Sei whales are the least known of the rorqual family, and at sea they may be confused with other rorqual whales, including the fin whale and the Bryde's whale. It has also been known to mate with the fin whale and produce at least first generation young. The names ‘pollack whale', ‘coalfish whale', and ‘sardine whale' arose from the fact that the sei whale generally showed up at the same time as those species. In fact the name "sei" comes from the Norwegian word for pollack, "seje".
Unlike the Bryde's whale with three ridges on the top of its head, the sei whale has a single ridge that runs from the tip of the snout to its two blowholes. It also lacks the asymmetrical white lower jaw found in fin whales. It skims the water for food while swimming and has short ventral pleats and fine baleen with densely packed bristles which increase the efficiency of feeding. The sei has a sickle-shaped dorsal fin. The tail fluke is rarely seen above the surface, though during shorter, shallower dives, the 'fluke prints' it leaves in the water enable it to be followed. Colouration of the sei whale ranges from greyish blue to dark grey to brownish in some individuals.
The sei whale does not gulp-feed like the other whales in its family and while swimming, the dorsal fin and back remain visible for longer periods of time than with the other large whales. The sei will breach occasionally, and at a low angle, after which it flops onto its belly. Sei whales are very fast. When the animal is swimming the blowholes and dorsal fin are visible at the same time. Sei whales are found in nearly all waters of the world, including the sub-Arctic and sub-Antarctic where they go for summer feeding, but not in the Mediterranean or Baltic seas. They are usually seen in small groups, although when food is plentiful many more may be seen. They are thought to migrate into warmer, lower latitudes for the winter. They are most common in the southern hemisphere. Northern hemisphere and southern hemisphere populations do not mix. Sei whales may be seen close to island shores, but are rarely seen inshore elsewhere.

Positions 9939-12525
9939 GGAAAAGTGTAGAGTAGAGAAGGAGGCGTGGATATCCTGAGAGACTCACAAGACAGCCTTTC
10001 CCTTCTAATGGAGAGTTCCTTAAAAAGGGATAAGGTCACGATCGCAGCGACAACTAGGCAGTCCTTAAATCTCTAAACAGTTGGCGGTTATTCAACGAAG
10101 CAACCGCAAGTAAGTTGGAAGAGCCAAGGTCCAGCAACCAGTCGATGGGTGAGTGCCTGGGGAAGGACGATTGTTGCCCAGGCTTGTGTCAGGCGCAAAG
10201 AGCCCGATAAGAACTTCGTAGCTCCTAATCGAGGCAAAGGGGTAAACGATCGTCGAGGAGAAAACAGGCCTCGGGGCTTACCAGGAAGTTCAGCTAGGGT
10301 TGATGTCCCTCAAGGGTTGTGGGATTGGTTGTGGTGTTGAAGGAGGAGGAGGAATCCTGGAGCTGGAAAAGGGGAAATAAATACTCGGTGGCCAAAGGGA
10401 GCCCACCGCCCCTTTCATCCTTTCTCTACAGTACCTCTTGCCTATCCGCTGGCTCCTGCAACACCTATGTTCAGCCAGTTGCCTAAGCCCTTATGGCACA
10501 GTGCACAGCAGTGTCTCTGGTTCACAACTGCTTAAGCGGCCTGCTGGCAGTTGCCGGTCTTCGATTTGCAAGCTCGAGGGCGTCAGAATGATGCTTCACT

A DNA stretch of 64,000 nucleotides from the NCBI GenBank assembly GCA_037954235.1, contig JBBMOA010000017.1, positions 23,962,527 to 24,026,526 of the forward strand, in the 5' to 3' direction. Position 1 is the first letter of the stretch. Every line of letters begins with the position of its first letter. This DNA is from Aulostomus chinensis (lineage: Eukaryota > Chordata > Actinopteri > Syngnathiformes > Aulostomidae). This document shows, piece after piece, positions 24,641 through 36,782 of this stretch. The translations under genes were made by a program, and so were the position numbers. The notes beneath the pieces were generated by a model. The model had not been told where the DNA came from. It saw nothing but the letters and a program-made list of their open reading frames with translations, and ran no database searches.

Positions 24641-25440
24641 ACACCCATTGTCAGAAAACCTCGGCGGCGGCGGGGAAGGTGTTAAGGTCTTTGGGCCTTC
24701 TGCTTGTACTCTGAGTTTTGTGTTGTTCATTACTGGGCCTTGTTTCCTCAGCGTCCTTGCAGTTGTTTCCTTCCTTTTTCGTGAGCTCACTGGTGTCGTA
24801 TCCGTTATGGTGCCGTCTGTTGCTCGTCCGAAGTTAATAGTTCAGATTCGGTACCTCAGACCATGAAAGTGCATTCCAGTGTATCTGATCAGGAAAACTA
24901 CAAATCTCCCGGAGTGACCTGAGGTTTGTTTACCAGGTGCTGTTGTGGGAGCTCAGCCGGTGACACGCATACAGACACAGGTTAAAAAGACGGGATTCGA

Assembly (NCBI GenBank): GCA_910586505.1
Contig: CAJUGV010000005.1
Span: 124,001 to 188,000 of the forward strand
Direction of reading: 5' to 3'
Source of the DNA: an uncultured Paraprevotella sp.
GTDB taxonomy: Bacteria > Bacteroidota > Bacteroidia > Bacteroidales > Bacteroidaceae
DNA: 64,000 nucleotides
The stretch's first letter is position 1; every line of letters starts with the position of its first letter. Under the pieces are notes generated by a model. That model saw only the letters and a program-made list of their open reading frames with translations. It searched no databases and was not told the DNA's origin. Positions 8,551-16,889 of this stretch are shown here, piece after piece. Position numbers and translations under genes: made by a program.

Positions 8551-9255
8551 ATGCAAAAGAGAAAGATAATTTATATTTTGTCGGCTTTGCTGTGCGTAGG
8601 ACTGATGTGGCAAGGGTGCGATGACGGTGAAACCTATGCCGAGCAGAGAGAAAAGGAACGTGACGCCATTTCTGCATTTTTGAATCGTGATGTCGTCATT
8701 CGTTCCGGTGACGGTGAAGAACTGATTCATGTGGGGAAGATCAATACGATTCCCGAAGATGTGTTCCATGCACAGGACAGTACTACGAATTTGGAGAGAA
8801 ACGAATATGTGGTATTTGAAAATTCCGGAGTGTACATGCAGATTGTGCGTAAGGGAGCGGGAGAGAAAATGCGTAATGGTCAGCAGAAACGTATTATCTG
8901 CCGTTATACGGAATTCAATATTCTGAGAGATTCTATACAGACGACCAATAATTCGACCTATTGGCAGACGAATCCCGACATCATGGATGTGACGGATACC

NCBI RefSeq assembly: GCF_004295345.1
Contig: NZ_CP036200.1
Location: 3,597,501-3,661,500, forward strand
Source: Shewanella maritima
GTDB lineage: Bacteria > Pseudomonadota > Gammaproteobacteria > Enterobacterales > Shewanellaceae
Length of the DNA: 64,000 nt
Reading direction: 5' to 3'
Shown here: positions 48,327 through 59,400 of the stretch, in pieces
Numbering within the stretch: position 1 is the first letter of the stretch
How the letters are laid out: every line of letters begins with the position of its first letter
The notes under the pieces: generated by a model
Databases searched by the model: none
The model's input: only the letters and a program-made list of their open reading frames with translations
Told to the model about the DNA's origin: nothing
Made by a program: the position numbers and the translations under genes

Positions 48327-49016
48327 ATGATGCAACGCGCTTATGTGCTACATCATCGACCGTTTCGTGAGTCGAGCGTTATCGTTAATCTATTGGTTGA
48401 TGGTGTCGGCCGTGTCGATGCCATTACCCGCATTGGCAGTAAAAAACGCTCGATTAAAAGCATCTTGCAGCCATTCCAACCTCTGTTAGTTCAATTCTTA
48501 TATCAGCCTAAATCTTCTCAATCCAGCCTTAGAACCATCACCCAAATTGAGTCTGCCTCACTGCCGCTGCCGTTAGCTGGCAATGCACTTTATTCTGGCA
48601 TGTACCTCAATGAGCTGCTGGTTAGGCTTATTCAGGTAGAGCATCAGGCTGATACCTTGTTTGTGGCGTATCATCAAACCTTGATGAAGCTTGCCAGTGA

Sei whale populations were severely depleted by the commercial whaling industry. They are classified as Endangered (IUCN 2008). As with other large whales, they are threatened by noise and chemical pollution, vessel strikes, global warming, sonar and entanglement in fishing gear.